Many people use exercise as a way to cope with the inevitable stress that comes with, well, being human. And while pounding the pavement or heading to the weight room is an amazing way to blow off steam, it might actually be doing more harm than good when your body is already under loads of pressure after a sh*tty day. If you've ever had a totally mediocre and unsatisfying workout because of mental pressure or anxiety, and you're wondering how stress affects your workout, you're not alone. Stress is truly a force to be reckoned with.
According to Mayo Clinic, even the most mild stress can affect your entire body, both mentally and physically. From ultra tight muscles, to a screwed up sleep schedule, to the inability to quiet a racing mind, stress can be extremely taxing and difficult to manage.
While you might be tempted — and rightfully so — to "sweat it out" in the hope that your perspiration sheds away all your existing anxiety with it, unfortunately, a killer HIIT circuit won't always be the cure to a stressful day.
The next time stress is totally squashing all your motivation to hit the gym, but you feel the need to push yourself to work out anyway, it might be useful to know how stress actually affects your workout, so that you can opt for a more soothing form of exercise that won't aggravate your already beaten-down body. Here are a few key things to know about what stress can do to your workout and your motivation to move your body.
1. It Can Slow Your Post-Workout Recovery Time
For the most part, it's normal to be super sore after a really challenging workout. But if you feel like your muscles are literally never recovering, and it's interfering with your next gym sesh, stress could be the culprit.
According to a study published in the Journal of Strength and Conditioning Research, the more stress you're carrying, the less effective your muscles will be in terms of recovery. That's why, if you push yourself to do strenuous exercise when you're already anxious, your muscles may take a serious toll as a result.
If movement is your way of blowing off steam, try a gentle yoga or pilates class instead of a demanding bootcamp one, so that your muscles will get some well-deserved TLC.
2. It Affects Your Appetite
We all know that proper nutrition is so essential to fueling your workouts and nourishing your body after your sweat sessions. However, if you're stressed, your fluctuating appetite might present some issues.
If you feel like your appetite totally retreats when you're dealing with difficult situations, that's because stress can affect the appetite-provoking hormones in your brain. This can cause you to crave a bunch of sugary comfort foods, which will certainly taste delicious going down, but can lead to overeating or a sucky sugar crash that just makes you feel too sh*tty to even move your body for your next workout.
Try practicing deep breathing before meals, and staying on schedule with pre-workout and post-workout snacks that will satiate you and provide feel-good nutrients to your hard-working body.
3. Remember That Exercise Is, Itself, A Form Of Stress
While exercise obviously provides amazing benefits for both your body and your mind, it's important to remember that working out it is, indeed, a form of stress.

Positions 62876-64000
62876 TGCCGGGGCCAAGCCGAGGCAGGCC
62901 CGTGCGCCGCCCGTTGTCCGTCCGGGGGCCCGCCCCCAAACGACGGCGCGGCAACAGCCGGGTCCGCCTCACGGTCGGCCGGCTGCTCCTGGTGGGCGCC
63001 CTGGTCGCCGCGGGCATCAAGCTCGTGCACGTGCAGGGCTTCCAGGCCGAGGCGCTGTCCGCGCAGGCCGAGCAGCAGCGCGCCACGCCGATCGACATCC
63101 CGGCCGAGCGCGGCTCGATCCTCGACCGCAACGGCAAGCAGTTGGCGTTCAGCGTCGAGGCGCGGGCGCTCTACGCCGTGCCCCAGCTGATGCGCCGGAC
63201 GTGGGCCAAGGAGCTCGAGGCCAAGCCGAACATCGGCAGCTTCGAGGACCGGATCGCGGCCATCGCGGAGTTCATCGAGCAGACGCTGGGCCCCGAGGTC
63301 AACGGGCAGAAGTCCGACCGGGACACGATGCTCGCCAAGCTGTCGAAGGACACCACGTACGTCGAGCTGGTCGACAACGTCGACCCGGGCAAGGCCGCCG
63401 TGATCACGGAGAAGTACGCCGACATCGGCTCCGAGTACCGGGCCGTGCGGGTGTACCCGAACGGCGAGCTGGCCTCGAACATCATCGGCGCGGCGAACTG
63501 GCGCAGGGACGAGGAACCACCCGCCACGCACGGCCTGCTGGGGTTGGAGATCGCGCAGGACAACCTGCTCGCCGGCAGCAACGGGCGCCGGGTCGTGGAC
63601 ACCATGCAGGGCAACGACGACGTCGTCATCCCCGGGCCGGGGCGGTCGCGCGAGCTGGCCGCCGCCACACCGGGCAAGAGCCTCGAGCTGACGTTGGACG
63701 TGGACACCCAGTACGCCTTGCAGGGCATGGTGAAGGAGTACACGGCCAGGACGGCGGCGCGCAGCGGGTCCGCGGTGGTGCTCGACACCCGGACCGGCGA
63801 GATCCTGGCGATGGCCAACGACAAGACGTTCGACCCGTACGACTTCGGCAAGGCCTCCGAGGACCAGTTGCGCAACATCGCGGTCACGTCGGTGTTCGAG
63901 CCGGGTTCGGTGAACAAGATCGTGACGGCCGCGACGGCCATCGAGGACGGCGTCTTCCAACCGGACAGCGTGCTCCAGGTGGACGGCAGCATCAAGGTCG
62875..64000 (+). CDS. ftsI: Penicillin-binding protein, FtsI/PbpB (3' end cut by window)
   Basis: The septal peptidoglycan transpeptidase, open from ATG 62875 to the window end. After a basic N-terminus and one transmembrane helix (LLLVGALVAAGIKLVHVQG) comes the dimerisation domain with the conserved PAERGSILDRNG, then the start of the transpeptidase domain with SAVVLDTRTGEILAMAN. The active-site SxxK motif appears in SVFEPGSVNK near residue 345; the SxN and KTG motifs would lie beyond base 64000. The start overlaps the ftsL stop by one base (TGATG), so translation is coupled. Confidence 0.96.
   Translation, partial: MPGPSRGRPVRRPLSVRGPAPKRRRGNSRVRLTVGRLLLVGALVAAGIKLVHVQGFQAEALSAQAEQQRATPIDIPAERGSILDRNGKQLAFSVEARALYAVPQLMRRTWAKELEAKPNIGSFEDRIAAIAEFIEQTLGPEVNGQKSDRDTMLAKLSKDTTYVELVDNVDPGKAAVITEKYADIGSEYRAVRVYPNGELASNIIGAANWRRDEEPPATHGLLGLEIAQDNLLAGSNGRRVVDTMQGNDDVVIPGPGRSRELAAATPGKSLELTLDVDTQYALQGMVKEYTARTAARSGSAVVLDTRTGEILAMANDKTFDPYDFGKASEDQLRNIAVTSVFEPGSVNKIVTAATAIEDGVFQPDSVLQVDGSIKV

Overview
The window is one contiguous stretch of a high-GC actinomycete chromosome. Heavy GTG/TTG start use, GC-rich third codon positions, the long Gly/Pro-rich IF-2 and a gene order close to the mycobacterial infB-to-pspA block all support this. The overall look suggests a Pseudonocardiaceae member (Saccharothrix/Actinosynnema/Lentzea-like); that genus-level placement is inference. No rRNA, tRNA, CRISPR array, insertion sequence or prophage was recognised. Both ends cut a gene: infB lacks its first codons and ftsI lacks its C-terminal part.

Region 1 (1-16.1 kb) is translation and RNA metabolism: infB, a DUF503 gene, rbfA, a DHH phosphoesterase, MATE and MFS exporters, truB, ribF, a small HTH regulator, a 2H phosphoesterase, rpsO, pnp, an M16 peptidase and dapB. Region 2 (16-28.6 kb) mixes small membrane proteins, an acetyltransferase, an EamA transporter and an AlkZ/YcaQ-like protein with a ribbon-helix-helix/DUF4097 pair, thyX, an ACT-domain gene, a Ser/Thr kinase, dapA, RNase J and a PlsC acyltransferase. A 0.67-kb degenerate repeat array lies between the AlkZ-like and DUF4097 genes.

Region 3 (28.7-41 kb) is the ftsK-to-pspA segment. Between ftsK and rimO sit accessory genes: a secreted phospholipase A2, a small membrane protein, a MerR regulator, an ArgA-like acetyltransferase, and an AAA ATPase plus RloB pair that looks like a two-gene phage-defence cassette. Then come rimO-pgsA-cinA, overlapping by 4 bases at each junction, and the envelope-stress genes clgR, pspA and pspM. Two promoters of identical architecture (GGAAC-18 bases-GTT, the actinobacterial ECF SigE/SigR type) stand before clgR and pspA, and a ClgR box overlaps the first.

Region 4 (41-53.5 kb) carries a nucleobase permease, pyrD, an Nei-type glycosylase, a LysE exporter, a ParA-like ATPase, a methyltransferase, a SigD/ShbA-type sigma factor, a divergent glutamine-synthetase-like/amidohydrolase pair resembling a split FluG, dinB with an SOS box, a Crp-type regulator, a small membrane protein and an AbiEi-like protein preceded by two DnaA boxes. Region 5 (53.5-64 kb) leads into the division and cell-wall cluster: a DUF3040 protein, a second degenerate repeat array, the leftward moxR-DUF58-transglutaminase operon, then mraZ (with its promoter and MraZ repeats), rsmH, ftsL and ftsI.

According to PopSugar, if you place another form of stress (like exercise) on top of your existing life-induced stress, your body may become super overwhelmed and struggle to keep up under all that weight.
This puts you at a higher risk for adrenal fatigue, which is basically a technical way to characterize symptoms like exhaustion, overproduction of cortisol (aka a stress hormone), and the general inability to give 100 percent during your workouts.
Opting for a few minutes of meditation or a leisurely walk is your best bet when your stress levels are high, and it feels like the weight of the world is on your shoulders.
4. You May Be Less Likely To Give It Your All
If you've ever tried to power through a scheduled workout when your mind and body are already bombarded with stress, it usually feels 10 times more difficult than when you're in a more motivated mindset.
According to a study published in the Journal of Sport & Exercise Psychology, people often feel like they're working out a lot harder than they actually are when they're stressed. Essentially, simpler tasks feel like they become more difficult, and you feel like you're exerting more energy than you actually are.
That's why, when anxiety is squashing your motivation, it might be more beneficial to take that as your cue to enjoy a rest day and indulge in all the self-care. You deserve it.
5. It Screws With Your Sleep
Getting the proper amount of shut-eye is crucial to being able to perform well in the gym. I mean, have you ever tried to bang out some burpees while you're totally sleep-deprived? Not a good time, fam. Not a good time.
According to Huffington Post, when you're under pressure and anxious, your sympathetic nervous system (aka the one that's responsible for your "fight or flight" responses) doesn’t get the chance to "shut down" at night, and your brain stays hyperactive when you're trying to drift off to sleep.
Practicing stress-relieving yoga postures or breathing exercises during those pre-bedtime hours will help you get the beauty sleep you deserve, and leave you feeling well-rested enough to get your stress-free booty back to the gym when you're ready and good to go.